Picks and Pans Review: Orlando
Tilda Swinton, Billy Zane, Quentin Crisp
In clumsier hands this could have been Myra Breckinridge for the Masterpiece Theatre set. Instead, British director and screenwriter Sally Potter has made a beautiful, if decidedly wobbly, movie out of Virginia Woolfs novel about a 16th-century nobleman who evolves, across some 400 years, into a modern woman in her mid-30s. Swinton plays both male and female Orlando with cool humor.
We first meet Orlando as a ravishing young man who captures the fancy of England’s lading Queen Elizabeth I (Quentin Crisp in Tudor drag—very arch, very forlorn, very touching). Orlando then falls in love with a Muscovite princess, who breaks his heart. To recuperate, he serves as a diplomat in Morocco, where the miraculous transformation takes place. (“Same person,” says the now womanly Orlando, surveying her body without a trace of surprise, “different sex.”) He, now she, returns to Restoration England an exquisite beauty moving gingerly beneath a tall pile of hair, then goes on to spend intensely romantic moments with an American adventurer (Zane) in the age of Victoria. Orlando finally finds success, in the here and the now, as a writer and single mother. When we leave her, she is crying with happiness.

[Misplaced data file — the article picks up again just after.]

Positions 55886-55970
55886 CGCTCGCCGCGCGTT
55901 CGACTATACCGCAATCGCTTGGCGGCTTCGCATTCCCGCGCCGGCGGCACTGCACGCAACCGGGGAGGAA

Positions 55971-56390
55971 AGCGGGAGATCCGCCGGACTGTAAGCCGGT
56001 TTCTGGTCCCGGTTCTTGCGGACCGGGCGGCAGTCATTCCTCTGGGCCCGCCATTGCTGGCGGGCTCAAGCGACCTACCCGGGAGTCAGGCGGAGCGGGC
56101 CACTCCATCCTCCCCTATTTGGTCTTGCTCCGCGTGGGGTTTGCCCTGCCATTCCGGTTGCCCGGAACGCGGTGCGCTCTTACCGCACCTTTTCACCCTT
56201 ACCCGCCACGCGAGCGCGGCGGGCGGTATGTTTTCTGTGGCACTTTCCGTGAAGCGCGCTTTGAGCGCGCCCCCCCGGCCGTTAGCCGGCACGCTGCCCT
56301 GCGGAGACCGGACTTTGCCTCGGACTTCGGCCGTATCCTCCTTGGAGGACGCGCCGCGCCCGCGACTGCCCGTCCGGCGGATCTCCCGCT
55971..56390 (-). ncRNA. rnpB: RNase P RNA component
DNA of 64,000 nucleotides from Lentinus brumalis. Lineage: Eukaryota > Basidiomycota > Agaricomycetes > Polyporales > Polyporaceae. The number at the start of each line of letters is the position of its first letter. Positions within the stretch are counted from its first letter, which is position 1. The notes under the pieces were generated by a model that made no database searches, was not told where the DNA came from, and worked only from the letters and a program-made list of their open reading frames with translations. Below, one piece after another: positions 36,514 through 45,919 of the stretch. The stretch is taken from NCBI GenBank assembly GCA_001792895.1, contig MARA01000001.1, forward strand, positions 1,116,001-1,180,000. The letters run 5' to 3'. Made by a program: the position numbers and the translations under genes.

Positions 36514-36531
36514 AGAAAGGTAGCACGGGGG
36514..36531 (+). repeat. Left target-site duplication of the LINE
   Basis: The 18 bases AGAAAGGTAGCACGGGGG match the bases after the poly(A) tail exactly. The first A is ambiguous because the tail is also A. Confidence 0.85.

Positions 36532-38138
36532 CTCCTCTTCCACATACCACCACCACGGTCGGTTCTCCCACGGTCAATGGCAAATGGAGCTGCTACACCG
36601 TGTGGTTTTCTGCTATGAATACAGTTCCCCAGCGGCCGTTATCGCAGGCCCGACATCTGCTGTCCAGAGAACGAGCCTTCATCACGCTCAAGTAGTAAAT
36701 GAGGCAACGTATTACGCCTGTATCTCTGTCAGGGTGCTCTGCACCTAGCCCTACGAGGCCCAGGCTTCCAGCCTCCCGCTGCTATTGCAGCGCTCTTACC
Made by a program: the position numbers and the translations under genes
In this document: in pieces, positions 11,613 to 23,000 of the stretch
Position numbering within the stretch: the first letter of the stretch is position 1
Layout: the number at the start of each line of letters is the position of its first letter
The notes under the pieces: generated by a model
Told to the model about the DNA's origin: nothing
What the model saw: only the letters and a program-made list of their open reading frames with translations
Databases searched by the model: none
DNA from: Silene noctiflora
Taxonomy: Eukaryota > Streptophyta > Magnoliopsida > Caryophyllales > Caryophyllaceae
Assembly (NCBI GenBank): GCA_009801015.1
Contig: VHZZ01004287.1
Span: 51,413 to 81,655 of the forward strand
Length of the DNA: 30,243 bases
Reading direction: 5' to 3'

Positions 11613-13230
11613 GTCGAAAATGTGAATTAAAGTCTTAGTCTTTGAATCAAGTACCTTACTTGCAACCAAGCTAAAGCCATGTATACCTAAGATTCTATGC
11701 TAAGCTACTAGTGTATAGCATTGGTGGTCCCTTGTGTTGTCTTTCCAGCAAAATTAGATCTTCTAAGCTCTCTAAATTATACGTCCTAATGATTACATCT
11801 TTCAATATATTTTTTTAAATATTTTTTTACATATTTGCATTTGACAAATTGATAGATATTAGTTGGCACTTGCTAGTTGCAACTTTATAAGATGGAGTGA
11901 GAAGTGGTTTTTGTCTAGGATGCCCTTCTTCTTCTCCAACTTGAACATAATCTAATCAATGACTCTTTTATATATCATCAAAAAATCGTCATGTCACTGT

Potters adaptation is a lightly floating fantasy about a feminine spirit who finally gets the body and the life she wants. This Orlando is part sexual karma, part sexual politics and part historical pageant. But that’s only a scintilla of what Woolf is after in her novel, which manages to be about the life of a soul, the birth of an artist and the broad, majestic realm of English literature. The fact is, Orlando him-or herself isn’t all that interesting.
Perhaps this is why, after a glorious beginning, the movie goes flat for long stretches. Orlando doesn’t come fully to life again until a stunning shot of the 19th-century Lady Orlando running through a fog-bound field, her voluminous gown dragging behind in the wet grass. Woolf herself would have been thrilled: You can just imagine her in a darkened theater, so roiled by emotion she spills her popcorn. (R)